Meditation on the Comet Neowise

Climbing Mount Sugarloaf in South Deerfield, Massachusetts last night, I expected to be awed by the sight of the comet Neowise, set against the backdrop of thousands of stars.
 
Instead I felt something more mundane – an affection for the Earth, the fireflies, the crickets singing, the grass slightly cool and wet from a light, misty fog, and mountaintop trees edging the infinite ocean of space. Neowise itself has such a gentleness, with a soft, just-visible tail trailing upward so the comet appears to be falling, creating the impression of a shooting star or cottonwood tree’s fluffy seedball drifting, cascading slowly down the sky.

 
The effect on me was like seeing one tiny, fragile speck that serves to deepen the perception of the vastness all around (and increase the affection for everything small and surviving in that thought-defying expanse), like seeing one lone seagull bobbing on the ocean, or a sandpiper on the ocean’s edge, or hearing one soft note from a piano played in a reverberating auditorium. More playfully, it seemed to me like Neowise was a feather in the hat of the universe – a simple flourish of beauty to soften the edges of everything.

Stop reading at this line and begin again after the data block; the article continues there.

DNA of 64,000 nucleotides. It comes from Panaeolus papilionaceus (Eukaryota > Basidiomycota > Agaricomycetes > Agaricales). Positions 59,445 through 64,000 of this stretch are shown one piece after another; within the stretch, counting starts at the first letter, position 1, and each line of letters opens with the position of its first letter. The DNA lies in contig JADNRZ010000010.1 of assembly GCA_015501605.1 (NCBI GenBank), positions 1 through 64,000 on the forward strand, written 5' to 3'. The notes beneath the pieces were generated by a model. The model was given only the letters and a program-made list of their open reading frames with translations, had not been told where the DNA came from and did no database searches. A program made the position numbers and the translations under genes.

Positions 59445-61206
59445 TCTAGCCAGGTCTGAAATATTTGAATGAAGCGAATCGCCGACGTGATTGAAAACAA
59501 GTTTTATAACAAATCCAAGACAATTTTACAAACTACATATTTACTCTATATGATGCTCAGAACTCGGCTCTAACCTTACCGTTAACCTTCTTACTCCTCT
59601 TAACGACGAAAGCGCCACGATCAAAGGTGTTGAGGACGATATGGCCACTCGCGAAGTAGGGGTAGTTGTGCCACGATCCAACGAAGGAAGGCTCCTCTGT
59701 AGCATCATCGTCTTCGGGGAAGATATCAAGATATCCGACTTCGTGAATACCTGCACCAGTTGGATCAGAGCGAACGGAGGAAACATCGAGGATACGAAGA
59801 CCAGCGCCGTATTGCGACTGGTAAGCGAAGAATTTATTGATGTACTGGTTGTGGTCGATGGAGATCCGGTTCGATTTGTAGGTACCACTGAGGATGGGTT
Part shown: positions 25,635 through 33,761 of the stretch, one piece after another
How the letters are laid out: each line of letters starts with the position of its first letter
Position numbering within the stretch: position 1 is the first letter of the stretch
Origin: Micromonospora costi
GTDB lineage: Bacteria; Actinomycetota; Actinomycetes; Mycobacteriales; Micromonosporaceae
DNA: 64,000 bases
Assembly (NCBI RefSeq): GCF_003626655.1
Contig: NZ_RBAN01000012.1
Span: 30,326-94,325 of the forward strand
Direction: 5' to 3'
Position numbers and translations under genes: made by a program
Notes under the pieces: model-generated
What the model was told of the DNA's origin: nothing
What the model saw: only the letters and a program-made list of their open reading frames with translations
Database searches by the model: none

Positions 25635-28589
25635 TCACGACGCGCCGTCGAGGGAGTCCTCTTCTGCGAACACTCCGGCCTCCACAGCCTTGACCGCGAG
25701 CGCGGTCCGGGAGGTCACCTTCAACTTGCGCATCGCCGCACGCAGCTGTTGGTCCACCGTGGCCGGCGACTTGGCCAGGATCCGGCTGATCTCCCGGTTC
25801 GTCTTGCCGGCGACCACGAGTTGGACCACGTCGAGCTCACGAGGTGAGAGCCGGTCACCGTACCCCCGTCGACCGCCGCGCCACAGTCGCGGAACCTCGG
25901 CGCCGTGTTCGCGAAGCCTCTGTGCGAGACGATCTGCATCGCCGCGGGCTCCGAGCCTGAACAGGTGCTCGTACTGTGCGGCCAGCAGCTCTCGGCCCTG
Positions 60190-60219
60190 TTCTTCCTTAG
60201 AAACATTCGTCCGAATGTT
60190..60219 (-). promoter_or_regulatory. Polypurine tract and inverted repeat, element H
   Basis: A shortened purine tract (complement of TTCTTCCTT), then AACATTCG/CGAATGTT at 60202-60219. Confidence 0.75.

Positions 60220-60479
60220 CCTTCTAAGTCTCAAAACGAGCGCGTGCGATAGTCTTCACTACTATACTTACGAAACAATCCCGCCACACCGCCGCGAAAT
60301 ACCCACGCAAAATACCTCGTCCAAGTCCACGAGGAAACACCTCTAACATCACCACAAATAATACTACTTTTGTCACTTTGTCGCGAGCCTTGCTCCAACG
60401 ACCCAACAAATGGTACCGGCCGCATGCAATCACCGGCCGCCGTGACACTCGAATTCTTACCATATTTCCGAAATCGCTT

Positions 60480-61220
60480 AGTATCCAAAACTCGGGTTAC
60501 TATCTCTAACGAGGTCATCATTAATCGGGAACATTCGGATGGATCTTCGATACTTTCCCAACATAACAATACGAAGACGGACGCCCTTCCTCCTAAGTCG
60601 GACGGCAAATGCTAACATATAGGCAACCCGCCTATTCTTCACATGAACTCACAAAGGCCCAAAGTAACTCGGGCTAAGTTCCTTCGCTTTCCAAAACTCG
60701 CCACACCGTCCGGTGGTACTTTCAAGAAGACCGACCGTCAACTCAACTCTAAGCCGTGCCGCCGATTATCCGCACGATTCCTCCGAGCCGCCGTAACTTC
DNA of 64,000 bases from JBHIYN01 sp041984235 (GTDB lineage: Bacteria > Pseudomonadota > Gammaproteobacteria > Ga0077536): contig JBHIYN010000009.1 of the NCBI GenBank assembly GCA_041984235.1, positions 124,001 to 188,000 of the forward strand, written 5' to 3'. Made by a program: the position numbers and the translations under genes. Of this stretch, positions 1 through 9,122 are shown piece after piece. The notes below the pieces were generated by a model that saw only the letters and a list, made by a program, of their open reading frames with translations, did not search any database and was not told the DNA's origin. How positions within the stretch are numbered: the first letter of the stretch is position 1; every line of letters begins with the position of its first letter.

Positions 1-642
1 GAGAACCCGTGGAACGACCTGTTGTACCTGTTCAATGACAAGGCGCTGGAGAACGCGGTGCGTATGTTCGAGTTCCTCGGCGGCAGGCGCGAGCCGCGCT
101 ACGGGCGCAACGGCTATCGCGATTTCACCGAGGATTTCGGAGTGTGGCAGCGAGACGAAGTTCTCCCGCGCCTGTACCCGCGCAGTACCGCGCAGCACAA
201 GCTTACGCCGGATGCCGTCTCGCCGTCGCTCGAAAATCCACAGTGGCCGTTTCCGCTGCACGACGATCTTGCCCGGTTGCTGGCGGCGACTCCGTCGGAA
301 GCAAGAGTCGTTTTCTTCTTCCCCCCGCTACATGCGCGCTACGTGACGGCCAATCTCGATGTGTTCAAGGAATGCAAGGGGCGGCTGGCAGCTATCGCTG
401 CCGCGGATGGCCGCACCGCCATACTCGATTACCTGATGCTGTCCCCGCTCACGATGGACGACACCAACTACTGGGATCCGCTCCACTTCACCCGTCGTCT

When I first saw it from my backyard in Montague, though, I felt a rush of joy. Catching sight of it in my housemate’s binoculars (it’s helpful to view Neowise through binoculars) I exclaimed to a friend I was on the phone with, “Motherf***er! There it is!”. (I found it funny that I spontaneously reacted this way, and reflected on how lucky we all are that I wasn’t the first human on the Moon. I think, “Look who’s on the MOON, motherf***ers!!!” would be slightly less inspirational than Neil Armstrong’s famous phrase).
 
I think the joy (and profanity) arose from that moment of connection – like YES WE ARE PART OF THE UNIVERSE, and in some way the universe relates to us, sending visitors from beyond our solar system that are still an inseparable part of our collective dance. To see that with my own eyes always brings me joy, and even relief. And a sense of “Welcome, friend” even to a tiny ball of ice and space dust (but who among us isn’t partly a collection of space dust and water, orbiting a star?).

 

 

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